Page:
and when it is not grazed it grows vigorously in tall stands that
provide fuel for intense fires. These fires in turn appear to be
helping the spread of gamba grass which is adept at invading burnt
A typically tall stand of gamba grass near
What are the impacts of the new fire patterns on
plants and animals?
Estimating the impact of the new fire patterns (also know as
fire "regimes") draws on a number of different sources of
knowledge: the traditional and observational knowledge of
Aboriginal people, the experience and practical knowledge of other
land managers and fire managers, and the knowledge that has come
from scientific research into fire management.
Various lines of evidence indicate that a number of different
species of plants and animals are declining in their numbers and
distributions as a result of changed fire regimes. These include
fire-sensitive plants such as cypress pine and groups such as the
grain-eating birds. See our section on fire and biodiversity.
The Gouldian finch is a seed-eating bird that is
thought to be threatened by, among other factors, changed fire
Two large-scale experiments, among many measuring the impact of
fire on savanna woodlands, have been conducted in the NT. Among
other findings these experiments have highlighted the importance
that the frequency of fire has on plants and animals. It is
important for the survival of some plant and animals species that
their savanna habitat is burnt not more than once every few years -
yet in many parts of the Top End of the NT, fire frequencies are
greater than this. See our section on fire experiments.
Fore more information see the section on Fire
Impacts on Biodiversity in the menu at the left.
What are the impacts of the new fire patterns on people and
Frequent and intense late dry season fires affect many different
aspects of the landscape, many of which are significant to
Aboriginal people: for example the occurrence of bush tucker. Thus
the new fire regimes can have a major impact on Aboriginal culture.
See the section on Aboriginal fire management.
Fire also has an impact on the city dweller and on tourists.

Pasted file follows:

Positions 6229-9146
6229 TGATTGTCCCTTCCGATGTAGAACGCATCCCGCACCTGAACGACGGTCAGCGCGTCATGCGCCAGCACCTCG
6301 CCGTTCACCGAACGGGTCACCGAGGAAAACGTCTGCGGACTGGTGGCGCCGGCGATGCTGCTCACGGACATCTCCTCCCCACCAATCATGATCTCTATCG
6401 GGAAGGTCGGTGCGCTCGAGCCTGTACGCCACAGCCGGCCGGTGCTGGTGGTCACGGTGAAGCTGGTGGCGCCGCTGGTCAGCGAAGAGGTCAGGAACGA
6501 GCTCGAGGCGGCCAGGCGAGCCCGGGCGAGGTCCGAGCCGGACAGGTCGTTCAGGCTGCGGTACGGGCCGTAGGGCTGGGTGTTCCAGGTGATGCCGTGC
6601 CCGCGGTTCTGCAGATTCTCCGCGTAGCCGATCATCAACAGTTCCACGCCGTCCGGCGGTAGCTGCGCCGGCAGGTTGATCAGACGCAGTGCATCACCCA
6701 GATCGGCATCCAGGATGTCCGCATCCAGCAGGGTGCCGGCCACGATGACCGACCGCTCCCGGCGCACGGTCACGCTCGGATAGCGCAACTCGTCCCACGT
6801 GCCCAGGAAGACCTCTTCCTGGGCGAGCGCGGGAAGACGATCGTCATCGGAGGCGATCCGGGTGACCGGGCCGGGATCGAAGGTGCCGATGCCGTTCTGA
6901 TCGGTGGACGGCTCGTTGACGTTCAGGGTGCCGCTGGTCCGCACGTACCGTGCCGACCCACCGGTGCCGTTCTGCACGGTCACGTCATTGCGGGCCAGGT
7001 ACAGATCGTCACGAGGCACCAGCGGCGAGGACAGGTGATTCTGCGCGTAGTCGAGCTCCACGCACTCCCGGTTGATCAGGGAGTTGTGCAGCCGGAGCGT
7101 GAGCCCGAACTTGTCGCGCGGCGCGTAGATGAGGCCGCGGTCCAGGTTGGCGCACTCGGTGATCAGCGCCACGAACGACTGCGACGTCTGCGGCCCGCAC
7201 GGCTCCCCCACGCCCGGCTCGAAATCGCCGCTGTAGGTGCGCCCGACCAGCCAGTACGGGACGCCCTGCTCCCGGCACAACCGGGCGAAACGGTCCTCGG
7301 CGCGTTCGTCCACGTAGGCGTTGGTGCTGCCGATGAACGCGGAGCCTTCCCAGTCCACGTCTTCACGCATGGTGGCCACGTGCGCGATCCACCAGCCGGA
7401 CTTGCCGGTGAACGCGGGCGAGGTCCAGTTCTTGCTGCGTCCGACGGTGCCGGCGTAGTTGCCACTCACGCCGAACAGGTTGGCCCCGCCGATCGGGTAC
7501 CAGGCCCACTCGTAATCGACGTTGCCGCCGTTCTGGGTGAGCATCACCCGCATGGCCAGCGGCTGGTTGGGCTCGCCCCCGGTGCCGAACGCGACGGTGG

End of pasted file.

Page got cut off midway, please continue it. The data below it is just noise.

Smoke from fire drifts over towns and cities and can aggravate
respiratory complaints and the blackened landscapes left by fires
can often shock visitors to north Australia.
Northern fires can produce a great deal of smoke
which can affect air quality over towns and cities particularly in
the late dry season.
What are the impacts of the new fire patterns on agricultural
Other parts of north Australia have different fire management
issues. Evidence from savanna cattle runs, particularly in north
Queensland, suggests that a lack of burning in recent decades has
contributed to widespread land degradation. One of the reasons for
the absence of fire — in addition to a reluctance by many
graziers to burn their land — is that increased stocking
rates have reduced the availability of fuel. This has resulted in
reduced fresh pasture growth, deteriorating pasture species
composition, erosion, and a growing problem with woody weeds.
In most cases, fire is the only tool available to graziers for
tackling these shrubs that are taking over their pastures. While
much remains to be learnt about which fire regimes will be most
effective, it seems that intense fires generally have the biggest
impact. This raises difficult questions such as how to adjust
stocking to allow the fuel build-up needed to carry hot fires and
how to manage the fires safely.
In some situations, frequent low-intensity fires may be as
effective as less frequent intense fires. Where the choice exists,
this is likely to be the preferred alternative as it should be best
for pasture rejuvenation, reducing the hazards of wildfire and the
general health of the tropical savanna environment.
For more information see the sections on Fire
and People, and Fire and Indigenous Culture in the menu at
How can we better manage bushfires in north Australia?
People living in the savanna country have to recognise that
managing the country, to a large extent, means managing fire.
Wildfires can have devastating impacts on plants and animals as
well as endangering lives and property. But, as part of the natural
cycle in the savannas, fire also brings benefits. It promotes
'green pick' favoured by wildlife and stock, it regenerates food
plants such as yams, and creates habitat for various native
reptiles, mammals and birds.
A key part of managing fire will be using 'adaptive management',
in which we learn from our mistakes in a constructive way.
A number of other initiatives are worth pursuing:
- Developing better ways of monitoring fire so we can more
easily learn using adaptive management. The North
Australian Fire Information website is one monitoring
- Developing better fire management techniques to tackle
distinctive north Australian problems such as woody weed invasion
and the need to protect large fire-sensitive areas like the
sandstone escarpments from frequent fire.
- Supporting Aboriginal communities so they can build on
Indigenous Ecological Knowledge and put this into practice on their
country along with tools from western scientific knowledge.
- Provision of better education and other information resources
on fire management in north Australia. For example see the Tropical
Savanna CRC's Tropical Savanna Knowledge in Schools project.